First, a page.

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Charges dropped against Special Operations Section officers

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February 11, 2009

Chicago Police Officers Tom Sherry and Carl Suchocki smiled and hugged each other Wednesday after a Cook County judge dismissed criminal charges accusing them of robbery and home invasion.

The officers refused comment, but their attorneys said their clients want their jobs and reputations back.

"It's been 2½ years of hell for him," said Suchocki's lawyer, Randy Rueckert. "I think there's really credible evidence, good evidence that Carl wasn't involved in this."

"It's really been a horrible nightmare that he got caught up in some wild allegations," added attorney Tom Breen of his client Sherry, who became a first-time father since he was charged.

Sources said investigators will seek cooperation from the officers in the ongoing FBI probe of the now-defunct Special Operations Section where they worked.

Rueckert said his client is not cooperating with the FBI. Breen could not be reached about it.

Last year, Sherry obtained a court order from a Cook County judge for the FBI to turn over interviews with witnesses in the federal investigation known as "Operation Broken Oath." But a federal judge dismissed the order.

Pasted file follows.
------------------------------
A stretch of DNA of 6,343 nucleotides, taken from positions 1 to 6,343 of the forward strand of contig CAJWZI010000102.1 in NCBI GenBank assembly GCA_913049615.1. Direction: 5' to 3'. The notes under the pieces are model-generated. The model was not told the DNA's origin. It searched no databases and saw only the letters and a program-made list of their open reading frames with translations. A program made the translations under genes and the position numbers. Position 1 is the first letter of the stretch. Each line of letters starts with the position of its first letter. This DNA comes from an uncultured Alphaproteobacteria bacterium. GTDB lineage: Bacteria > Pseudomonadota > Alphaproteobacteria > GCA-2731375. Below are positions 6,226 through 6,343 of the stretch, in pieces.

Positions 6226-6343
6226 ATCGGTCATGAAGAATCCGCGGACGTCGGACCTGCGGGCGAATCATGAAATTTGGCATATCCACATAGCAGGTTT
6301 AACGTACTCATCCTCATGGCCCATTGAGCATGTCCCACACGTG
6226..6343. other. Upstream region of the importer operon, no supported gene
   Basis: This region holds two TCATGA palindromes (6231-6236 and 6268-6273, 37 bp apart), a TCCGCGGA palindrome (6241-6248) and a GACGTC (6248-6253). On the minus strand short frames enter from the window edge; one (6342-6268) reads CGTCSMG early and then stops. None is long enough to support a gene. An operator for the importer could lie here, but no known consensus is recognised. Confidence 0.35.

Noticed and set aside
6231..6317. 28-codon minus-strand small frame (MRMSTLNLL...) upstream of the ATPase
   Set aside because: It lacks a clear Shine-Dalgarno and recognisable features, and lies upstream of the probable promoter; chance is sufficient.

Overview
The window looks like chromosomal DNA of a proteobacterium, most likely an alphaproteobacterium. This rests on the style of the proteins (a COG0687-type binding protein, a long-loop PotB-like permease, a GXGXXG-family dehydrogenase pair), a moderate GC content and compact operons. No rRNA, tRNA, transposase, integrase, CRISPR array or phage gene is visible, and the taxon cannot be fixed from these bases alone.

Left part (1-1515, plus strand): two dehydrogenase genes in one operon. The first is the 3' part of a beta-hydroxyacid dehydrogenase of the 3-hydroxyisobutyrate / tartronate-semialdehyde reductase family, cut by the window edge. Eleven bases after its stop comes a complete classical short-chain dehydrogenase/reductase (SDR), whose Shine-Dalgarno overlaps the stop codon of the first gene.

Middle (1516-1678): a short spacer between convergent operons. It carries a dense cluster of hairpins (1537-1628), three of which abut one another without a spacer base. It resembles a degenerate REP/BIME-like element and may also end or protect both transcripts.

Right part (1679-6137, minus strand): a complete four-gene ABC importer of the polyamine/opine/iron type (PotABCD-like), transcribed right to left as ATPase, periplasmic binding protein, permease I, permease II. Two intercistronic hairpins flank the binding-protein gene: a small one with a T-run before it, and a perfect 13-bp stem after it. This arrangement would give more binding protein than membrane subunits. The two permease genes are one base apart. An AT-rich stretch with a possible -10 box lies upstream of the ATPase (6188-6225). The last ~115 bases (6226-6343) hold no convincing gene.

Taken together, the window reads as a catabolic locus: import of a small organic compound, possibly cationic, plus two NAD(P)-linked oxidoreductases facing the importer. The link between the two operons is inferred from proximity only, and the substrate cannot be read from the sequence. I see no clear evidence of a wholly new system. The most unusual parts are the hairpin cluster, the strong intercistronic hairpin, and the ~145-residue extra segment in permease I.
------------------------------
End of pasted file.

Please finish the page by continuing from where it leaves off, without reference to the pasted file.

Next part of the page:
Cook County State's Attorney Anita Alvarez decided to seek dismissal of the charges against Sherry and Suchocki after consulting with the U.S. attorney's office.

'06 lawsuit settled

Sources said the charges were tossed because victims could not place the two officers at the scenes of the alleged crimes.

The officers were charged in 2006 along with Officer Jerome Finnigan, the alleged ringleader, and five other officers, whose cases are pending.

Finnigan was later arrested on federal charges of plotting to kill one of those officers, Keith Herrera, for cooperating with investigators.

In an unrelated case, Suchocki was sued for allegedly smashing a 67-year-old man's head against a fire hydrant in 2006. The man said he was standing at a bus stop when Suchocki came out of a restaurant and accused him of staring at a woman Suchocki was with.

The city paid the man $45,000 to settle the lawsuit.

Police Supt. Jody Weis would not comment on the possibility of Suchocki and Sherry working the streets again. But he did say, "We have guys who have been in purgatory. It's time to fish or cut bait."

"It remains clear that many officers that were assigned to the Special Operations Section were both dedicated and ethical," Weis added.

One of Suchocki and Sherry's co-defendants, Sgt. James McGovern, resigned from the Police Department last Friday, sources said. It was unclear if his resignation was linked to the criminal case.